Friday, August 6, 2010

More on feeling

What is real feeling?

I'll speak, as usual, only from my own point of view, and from my own experience.

When we hear the word, we think of it as an emotion. Immediately, we mix the idea of it in with all the emotions we have routinely experienced for a lifetime. This is natural... after all, we have no other point of reference, and who can possibly blame us for assuming that what we already know is sufficient?

The only difficulty is that it's not an emotion--not, in any event, as we "understand" emotion in horizontal life. Feeling, as we refer to it in the Gurdjieff work, is a capacity we work towards--not one we have. And indeed, it's hardly a secret: there are exercises in the work where we are asked to sense one part of the body, and to feel another.

Yet what this exercise consists of is subtle indeed--on a very high order--, and often sabotaged by my assumptions.

The organism is capable of depths of perception--alternate modes of perception--that easily exceed what we're used to. The development of that greater capacity for living, that greater capacity for the sensing, the feeling, the thinking of life, is one of the aims of the work. We are hoping to help the body re-integrate its senses so that they support one another in a completely new way. A substantial way, one related to the manner in which the physical substance of impressions is taken in and transformed in a fundamentally different manner.

It takes many years of work to begin to gain an inkling of what this might mean. Only then can we begin to appreciate this very material, very substantial, capacity for feeling ourselves, feeling our life in a new way.

Feeling is, for lack of a better description, a thread that provides a connection to a higher energy. It's an enlivening material which sustains organic processes we're largely unfamiliar with. Furthermore, it's closely related to that quality of attention, that quality of inner investigation which I refer to as intimacy.

To have feeling is to discover an intimacy within one's Self: that Self which consists of all my parts in a living, breathing interaction--not just the fragments I use to manage my outer world with.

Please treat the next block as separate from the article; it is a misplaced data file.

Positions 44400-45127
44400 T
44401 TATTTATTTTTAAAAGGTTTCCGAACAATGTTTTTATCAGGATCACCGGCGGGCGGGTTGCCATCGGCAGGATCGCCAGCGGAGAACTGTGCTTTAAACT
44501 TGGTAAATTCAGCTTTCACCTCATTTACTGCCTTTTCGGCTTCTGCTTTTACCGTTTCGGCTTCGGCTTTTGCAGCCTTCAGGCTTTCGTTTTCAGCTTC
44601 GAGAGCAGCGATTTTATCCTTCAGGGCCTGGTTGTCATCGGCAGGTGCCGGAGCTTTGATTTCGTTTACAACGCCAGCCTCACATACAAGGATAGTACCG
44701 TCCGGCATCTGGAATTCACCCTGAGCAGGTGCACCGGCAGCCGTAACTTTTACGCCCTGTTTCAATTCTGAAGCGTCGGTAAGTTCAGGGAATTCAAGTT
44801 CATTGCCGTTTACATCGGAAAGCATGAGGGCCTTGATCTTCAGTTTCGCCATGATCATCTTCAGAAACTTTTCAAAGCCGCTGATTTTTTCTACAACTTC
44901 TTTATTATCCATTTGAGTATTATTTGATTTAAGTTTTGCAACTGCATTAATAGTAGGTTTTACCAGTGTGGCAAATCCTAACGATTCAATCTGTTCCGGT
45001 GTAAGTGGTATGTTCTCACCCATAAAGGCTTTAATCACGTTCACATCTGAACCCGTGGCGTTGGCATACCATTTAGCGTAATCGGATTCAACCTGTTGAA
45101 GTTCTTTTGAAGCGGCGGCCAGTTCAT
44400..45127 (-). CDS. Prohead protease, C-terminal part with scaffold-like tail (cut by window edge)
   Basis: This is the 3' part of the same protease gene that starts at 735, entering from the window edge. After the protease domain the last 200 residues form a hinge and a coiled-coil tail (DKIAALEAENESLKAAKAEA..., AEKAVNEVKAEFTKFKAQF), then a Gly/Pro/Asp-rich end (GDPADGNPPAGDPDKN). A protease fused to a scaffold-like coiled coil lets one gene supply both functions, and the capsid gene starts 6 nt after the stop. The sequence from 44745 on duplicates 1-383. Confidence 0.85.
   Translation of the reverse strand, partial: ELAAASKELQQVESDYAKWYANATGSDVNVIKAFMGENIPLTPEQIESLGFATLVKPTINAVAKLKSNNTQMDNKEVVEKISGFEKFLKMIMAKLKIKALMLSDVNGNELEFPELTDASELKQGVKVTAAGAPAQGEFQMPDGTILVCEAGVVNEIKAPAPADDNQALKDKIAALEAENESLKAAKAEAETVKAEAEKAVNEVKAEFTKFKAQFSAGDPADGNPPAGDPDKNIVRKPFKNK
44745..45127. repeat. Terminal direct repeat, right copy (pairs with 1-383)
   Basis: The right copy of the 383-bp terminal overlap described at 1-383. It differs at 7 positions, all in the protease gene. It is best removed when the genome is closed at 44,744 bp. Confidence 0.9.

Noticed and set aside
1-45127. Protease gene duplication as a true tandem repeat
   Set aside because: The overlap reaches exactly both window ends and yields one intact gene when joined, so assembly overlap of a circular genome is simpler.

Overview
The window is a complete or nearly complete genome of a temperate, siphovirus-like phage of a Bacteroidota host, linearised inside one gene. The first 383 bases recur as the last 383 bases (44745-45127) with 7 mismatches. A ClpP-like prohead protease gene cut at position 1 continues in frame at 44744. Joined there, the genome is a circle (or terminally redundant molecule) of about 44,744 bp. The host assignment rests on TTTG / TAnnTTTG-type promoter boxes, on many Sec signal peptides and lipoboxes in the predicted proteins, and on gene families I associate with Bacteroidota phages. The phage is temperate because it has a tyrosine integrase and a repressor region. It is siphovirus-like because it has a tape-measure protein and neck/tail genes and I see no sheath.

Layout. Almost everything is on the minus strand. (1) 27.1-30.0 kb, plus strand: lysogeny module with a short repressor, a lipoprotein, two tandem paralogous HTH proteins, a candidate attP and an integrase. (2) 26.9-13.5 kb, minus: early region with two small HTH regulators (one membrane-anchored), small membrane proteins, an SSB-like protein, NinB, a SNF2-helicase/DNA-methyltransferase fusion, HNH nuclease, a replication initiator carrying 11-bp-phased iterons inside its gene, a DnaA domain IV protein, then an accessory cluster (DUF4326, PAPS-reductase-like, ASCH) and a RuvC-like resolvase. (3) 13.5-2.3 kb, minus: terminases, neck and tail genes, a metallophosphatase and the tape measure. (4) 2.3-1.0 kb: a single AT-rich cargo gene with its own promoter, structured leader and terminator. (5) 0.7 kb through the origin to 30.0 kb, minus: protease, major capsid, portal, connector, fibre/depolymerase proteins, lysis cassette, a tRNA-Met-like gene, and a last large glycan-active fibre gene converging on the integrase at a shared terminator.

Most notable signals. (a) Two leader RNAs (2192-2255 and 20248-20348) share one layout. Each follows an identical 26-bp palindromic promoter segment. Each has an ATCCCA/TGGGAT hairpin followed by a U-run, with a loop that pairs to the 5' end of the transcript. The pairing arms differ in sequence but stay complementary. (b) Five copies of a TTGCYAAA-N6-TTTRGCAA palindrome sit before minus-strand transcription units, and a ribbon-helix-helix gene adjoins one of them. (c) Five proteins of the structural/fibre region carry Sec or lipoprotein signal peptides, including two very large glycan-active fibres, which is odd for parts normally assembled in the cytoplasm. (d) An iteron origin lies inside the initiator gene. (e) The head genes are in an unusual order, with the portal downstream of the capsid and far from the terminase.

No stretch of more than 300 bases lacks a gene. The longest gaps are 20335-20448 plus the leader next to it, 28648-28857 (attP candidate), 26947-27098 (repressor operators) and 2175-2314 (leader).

It's this intimacy that can help deepen my search. It's a quality that may be found in a relationship between the body and the breath, first thing in the morning when I wake up; a trembling yet delightful uncertainty that suffuses my limbs on the sight of a flower; that peculiar moment when I see that something more delicate, more sensitive than my usual bull-headed approach is needed.

It is, in another sense, the quality that I discover when I stop lying to myself for a moment and just see. The inner dialog stops; the flow of associations which dominates "waking" life voluntarily enters suspension for a minute, and a silence arises, a silence that simply asks, wordlessly, of itself--

what is.

Feeling can't be forced or invoked. It is a blessing that comes with work, but it takes its own time and writes its own rules. I can await it, I can seek it, I can hope to understand it--yet when it comes, I always see that the only real action I can take is to prepare for it... and attempt to nurture it, should it choose to arrive.

It's a mystery, this "feeling." It's the open question of emotional center--integrated, sensitized, hoping for a tactile experience that will feed it in a new and deeper way. I don't know it; knowing this "not knowing," seeing this "not seeing," is what creates the gaps in my armor where it might leak in.

Feeling has, perhaps above all, the capacity to soften me, so that the world enters me more generously, and so that I am--God willing--more generous in my receipt of it.

It's well to ponder such questions. Gurdjieff repeatedly told his pupils that nothing new could begin to happen in a man without a new kind of participation of an emotional nature.

If I do not hold the question of feeling in front of myself--even as I ask myself what I lack--

If I am not searching for that unsentimental, unattached, yet exquisite and sorrowful receptivity which can be born in a man who prays--

Who constantly prays, as best he can--

well then, in my experience, I'm hardly in working order.

May the living Light of Christ discover us.

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